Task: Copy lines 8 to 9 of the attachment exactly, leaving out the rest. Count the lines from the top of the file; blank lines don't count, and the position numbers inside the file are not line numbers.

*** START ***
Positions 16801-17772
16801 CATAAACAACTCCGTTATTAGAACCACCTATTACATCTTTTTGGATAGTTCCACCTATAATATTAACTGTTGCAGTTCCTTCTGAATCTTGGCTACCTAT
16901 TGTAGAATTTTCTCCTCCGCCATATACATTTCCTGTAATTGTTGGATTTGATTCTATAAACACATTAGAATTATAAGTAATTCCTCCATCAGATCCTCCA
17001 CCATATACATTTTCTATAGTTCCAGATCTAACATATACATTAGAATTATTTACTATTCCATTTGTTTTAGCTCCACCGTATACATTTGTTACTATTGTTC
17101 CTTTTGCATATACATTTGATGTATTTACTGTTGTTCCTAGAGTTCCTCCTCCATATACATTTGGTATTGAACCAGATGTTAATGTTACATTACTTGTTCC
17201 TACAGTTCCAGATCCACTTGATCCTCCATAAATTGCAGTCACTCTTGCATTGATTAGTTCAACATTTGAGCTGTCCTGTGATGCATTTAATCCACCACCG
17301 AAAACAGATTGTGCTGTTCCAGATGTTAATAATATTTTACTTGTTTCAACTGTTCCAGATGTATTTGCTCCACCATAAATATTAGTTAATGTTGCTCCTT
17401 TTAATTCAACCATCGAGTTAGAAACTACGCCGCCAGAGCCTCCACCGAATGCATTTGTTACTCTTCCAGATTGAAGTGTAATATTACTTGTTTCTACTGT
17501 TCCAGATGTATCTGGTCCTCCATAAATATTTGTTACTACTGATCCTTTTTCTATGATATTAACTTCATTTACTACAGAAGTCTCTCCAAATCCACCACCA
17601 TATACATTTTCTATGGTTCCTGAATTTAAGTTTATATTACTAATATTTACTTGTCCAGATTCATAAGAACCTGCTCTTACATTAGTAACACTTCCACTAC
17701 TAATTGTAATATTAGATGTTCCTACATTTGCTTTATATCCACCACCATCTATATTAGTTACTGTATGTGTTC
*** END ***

17401 TTAATTCAACCATCGAGTTAGAAACTACGCCGCCAGAGCCTCCACCGAATGCATTTGTTACTCTTCCAGATTGAAGTGTAATATTACTTGTTTCTACTGT
17501 TCCAGATGTATCTGGTCCTCCATAAATATTTGTTACTACTGATCCTTTTTCTATGATATTAACTTCATTTACTACAGAAGTCTCTCCAAATCCACCACCA